June 10, 2003
Catholic Institutional Investors Launch an SRI Fund of Funds Hedge Fund
by William Baue
In order to fill a market niche, five Catholic healthcare organizations joined forces to launch an
SRI fund of funds hedge fund that is available to other institutional investors.
What do you do when the marketplace does not carry a product you want? One option is to create
that product yourself, and that is exactly what five Catholic healthcare institutional investors
that practice socially responsible investing (SRI) have done.
"We didn't see an SRI
product out there with respect to hedge funds that had a multidisciplinary approach to the
marketplace," said Jesse Bean, the treasurer at Catholic Healthcare West (CHW). CHW has total investment
assets of approximately $2 billion.
So Mr. Bean met with the treasurers from Catholic Health Initiatives (CHI), Catholic Health East (CHE), Catholic Health Partners (CHP), and Ascension Health in conjunction with Highland Associates
of Alabama to discuss how to fill this void. The fruit of their labor, the Good Steward Fund, will
enter the market as soon as the U.S. Securities and Exchange Commission (SEC) finishes reviewing it
for final approval.
The fund will be available not only to the members of the advisory
committee that created it, but also to other institutional investors who want a multi-strategy SRI
"Once this is available for distribution, I think it will garner a lot of
interest," Mr. Bean told SocialFunds.com.
While SRI hedge funds do exist, none use the
so-called "fund of funds" approach. In a fund of funds, multiple subadvisors manage hedge funds
according to the same criteria but employ their own individual investment strategies, which
broadens diversification. These funds all operate under one umbrella, managed by a single fund
"All five of us have had experience with a fund of funds, and although there are
incremental fees associated with a fund of funds manager, we believe from an administrative
standpoint that a single manager has better capabilities to oversee the various submanagers," Mr.
The fund manager ensures that the subadvisors apply the fund's social and
environmental criteria. One of the challenges of creating the fund was agreeing to a set of social
and environmental screens and other SRI strategies that would satisfy the criteria of all five of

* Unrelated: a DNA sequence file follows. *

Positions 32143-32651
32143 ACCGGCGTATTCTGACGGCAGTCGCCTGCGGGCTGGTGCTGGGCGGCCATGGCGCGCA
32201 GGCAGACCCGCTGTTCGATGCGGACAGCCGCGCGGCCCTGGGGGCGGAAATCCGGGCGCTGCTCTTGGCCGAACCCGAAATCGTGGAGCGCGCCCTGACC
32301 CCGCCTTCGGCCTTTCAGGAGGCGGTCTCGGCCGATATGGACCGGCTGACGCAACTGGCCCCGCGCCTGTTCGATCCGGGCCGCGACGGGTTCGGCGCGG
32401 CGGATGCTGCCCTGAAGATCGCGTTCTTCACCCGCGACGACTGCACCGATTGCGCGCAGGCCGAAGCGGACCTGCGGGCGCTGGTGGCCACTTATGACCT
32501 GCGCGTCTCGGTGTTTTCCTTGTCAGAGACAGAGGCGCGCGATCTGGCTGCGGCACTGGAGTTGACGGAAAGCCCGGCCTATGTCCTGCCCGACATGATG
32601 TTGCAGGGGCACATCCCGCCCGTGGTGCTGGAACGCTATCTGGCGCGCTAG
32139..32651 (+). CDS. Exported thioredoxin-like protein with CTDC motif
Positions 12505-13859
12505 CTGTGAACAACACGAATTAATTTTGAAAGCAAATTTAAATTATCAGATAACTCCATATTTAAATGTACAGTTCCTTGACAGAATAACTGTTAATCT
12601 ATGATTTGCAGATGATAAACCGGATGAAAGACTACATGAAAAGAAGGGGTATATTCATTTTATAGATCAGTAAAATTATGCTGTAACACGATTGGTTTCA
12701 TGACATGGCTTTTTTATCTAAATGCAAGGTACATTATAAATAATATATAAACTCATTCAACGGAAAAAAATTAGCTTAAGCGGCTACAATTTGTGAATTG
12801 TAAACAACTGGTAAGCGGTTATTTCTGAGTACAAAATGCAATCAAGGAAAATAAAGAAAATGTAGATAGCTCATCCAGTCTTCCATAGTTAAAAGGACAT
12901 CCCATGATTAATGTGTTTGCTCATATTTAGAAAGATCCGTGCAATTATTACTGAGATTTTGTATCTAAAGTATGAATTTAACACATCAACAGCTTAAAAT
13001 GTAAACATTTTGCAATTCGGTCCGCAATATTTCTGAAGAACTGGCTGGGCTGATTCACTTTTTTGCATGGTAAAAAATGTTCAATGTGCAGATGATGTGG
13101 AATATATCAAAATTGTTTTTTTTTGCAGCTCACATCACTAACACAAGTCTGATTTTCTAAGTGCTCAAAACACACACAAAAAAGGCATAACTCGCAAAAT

the institutions on the advisory committee.
"Many of the Catholic healthcare systems, in
addition to being SRI, take it a notch higher and call their programs mission based investing,
where you not only screen both negative and positive and you are an active shareholder that votes
your proxies and meets with management, but you are also making community investments," said Mr.
For example, CHW's director of shareholder advocacy Susan Vickers goes beyond the
SRI strategy of engaging with companies that have problematic social and environmental practices.
She also applauds best practice companies so that they recognize the value of social and
"There is not a community investment component to the Good
Steward Fund at this point, but that doesn't preclude it as a criteria in the future," Mr. Bean
CHW allocates $50 million to community investment in below-market-rate
investments and loans to not-for-profit organizations, particularly those that are under-funded.
Judging from this degree of commitment from an advisory committee member-organization, it is
reasonable to expect that the Good Steward Hedge Fund will incorporate community investment.
Mr. Bean noted that CHW's use of SRI strategies has served it well.
"We have 15 active
managers, at least 70 to 80 percent of them have positively impacted performance," said Mr. Bean.
"In other words, our portfolios have outperformed non-screened portfolios or produced returns
similar to the market index."
"This shows that with a carefully thought-out program, you
can accomplish both your mission responsibilities and your fiduciary responsibilities to make sure
that the assets are well taken care of," Mr. Bean concluded.